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Know Waste Lands, Myrtle Avenue, Bushwick (Photo taken by Katelin Penner, June 2021)

These sprawling parking lots, separated by just a thin, metal fence from Know Waste Lands, belong to the 83rd precinct, the same police precinct responsible for the violent crackdown at The Gym and the bone-chilling murders of Jose Luis Lebron and Louis Lirasano. And for many residents of Bushwick, these sprawling parking lots are a reminder of the violent abandonment the community faced when landlords burned down buildings to collect insurance checks and when social services so many community members had relied on retreated from North Brooklyn.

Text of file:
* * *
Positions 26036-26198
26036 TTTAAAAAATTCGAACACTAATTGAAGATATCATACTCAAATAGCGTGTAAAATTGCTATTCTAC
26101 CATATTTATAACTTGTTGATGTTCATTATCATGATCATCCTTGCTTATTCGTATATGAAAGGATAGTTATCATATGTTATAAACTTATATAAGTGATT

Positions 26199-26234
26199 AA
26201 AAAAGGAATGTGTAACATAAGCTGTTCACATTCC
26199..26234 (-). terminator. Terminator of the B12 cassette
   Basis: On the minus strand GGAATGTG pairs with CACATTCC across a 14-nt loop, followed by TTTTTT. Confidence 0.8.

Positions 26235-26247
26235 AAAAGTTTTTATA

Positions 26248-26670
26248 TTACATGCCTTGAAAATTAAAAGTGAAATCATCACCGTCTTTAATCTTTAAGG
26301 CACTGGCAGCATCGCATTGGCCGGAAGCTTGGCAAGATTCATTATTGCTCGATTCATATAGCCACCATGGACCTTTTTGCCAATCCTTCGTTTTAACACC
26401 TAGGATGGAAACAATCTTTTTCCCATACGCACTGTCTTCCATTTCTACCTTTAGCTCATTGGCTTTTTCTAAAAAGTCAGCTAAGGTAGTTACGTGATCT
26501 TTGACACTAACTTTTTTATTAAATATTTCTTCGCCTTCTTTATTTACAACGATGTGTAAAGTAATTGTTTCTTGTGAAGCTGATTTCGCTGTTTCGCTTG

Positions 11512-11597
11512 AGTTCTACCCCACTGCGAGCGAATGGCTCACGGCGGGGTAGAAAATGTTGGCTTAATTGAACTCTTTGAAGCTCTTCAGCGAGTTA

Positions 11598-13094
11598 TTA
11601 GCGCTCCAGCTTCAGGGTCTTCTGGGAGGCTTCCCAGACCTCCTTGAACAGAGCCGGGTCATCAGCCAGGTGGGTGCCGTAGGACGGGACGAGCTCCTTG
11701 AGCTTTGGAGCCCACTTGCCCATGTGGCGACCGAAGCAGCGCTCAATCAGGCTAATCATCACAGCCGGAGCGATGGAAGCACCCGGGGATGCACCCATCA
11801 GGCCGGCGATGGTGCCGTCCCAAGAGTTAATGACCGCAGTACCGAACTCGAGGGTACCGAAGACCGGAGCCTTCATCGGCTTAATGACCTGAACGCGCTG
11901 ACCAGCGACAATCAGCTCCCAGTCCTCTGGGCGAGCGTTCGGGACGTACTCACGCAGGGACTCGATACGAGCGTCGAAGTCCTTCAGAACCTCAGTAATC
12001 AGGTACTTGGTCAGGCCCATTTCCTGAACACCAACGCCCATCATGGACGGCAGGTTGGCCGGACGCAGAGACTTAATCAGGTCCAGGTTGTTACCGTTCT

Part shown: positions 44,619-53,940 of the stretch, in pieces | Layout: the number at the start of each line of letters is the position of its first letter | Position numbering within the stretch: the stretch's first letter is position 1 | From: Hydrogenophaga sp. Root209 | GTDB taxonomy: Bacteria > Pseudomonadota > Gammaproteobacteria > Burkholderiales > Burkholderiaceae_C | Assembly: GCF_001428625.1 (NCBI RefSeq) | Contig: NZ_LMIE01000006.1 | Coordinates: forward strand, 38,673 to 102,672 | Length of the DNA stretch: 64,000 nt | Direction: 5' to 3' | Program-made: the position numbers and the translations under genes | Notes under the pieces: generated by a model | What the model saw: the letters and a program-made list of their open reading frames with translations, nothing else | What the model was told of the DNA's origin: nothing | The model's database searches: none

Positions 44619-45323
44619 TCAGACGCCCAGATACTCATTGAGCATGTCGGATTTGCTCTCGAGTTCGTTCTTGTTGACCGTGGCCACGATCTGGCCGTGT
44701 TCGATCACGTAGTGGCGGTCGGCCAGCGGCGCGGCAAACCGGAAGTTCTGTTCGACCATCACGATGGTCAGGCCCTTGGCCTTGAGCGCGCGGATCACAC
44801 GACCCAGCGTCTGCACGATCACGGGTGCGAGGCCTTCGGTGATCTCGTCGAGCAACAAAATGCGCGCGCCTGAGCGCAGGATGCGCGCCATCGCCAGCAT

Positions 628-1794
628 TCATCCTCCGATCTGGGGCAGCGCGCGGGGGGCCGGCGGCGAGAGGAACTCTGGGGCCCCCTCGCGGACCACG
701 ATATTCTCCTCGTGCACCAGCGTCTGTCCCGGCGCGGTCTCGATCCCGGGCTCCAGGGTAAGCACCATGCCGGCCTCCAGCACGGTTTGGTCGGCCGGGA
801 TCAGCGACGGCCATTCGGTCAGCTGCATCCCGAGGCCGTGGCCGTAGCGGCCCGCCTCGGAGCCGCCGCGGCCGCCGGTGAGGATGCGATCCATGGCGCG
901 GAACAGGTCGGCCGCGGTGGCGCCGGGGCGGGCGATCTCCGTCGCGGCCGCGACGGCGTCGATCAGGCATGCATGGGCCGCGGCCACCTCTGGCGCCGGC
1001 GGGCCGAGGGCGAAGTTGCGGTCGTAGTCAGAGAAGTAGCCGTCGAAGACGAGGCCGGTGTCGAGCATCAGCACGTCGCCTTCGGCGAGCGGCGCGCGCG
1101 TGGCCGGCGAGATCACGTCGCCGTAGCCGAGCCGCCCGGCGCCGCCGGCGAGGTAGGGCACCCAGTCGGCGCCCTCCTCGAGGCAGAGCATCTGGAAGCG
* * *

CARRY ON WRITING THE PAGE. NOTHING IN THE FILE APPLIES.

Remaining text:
But this problem is not unique to Bushwick – the New York City Police Department owns an immense amount of land in NYC. The NYPD owns nearly a quarter of all publicly owned parking lots in the city, and the department is the thirty-first largest landowner in the five boroughs. Cops own more land than the United Nations, more land than large universities like Saint John’s and Fordham, and they even own more land than the Port Authority, the agency responsible for our bridges and tunnels. But, unsurprisingly, this police-owned land is not spread evenly across the city– it is concentrated heavily in low-income communities of color that have been burdened by police brutality. Bushwick alone is home to 21% of NYPD parking lots not located within a police precinct, and a disproportionate number of parking lots are located in other working class communities of color, like Bedford-Stuyvesant, Brownsville, East Harlem, and East New York. And as organizers continue to fight to distribute resources away from police and towards the community, it is past time to redistribute the 445,505 square feet of parking space the police own in this city back to communities. Bringing police land under community control in Bushwick is the best way the city can begin to right the wrongs of both police brutality and urban abandonment, finally giving long-term residents power to decide what the community most deeply needs, whether it be social housing, a community center, expanded green space, or a childcare facility.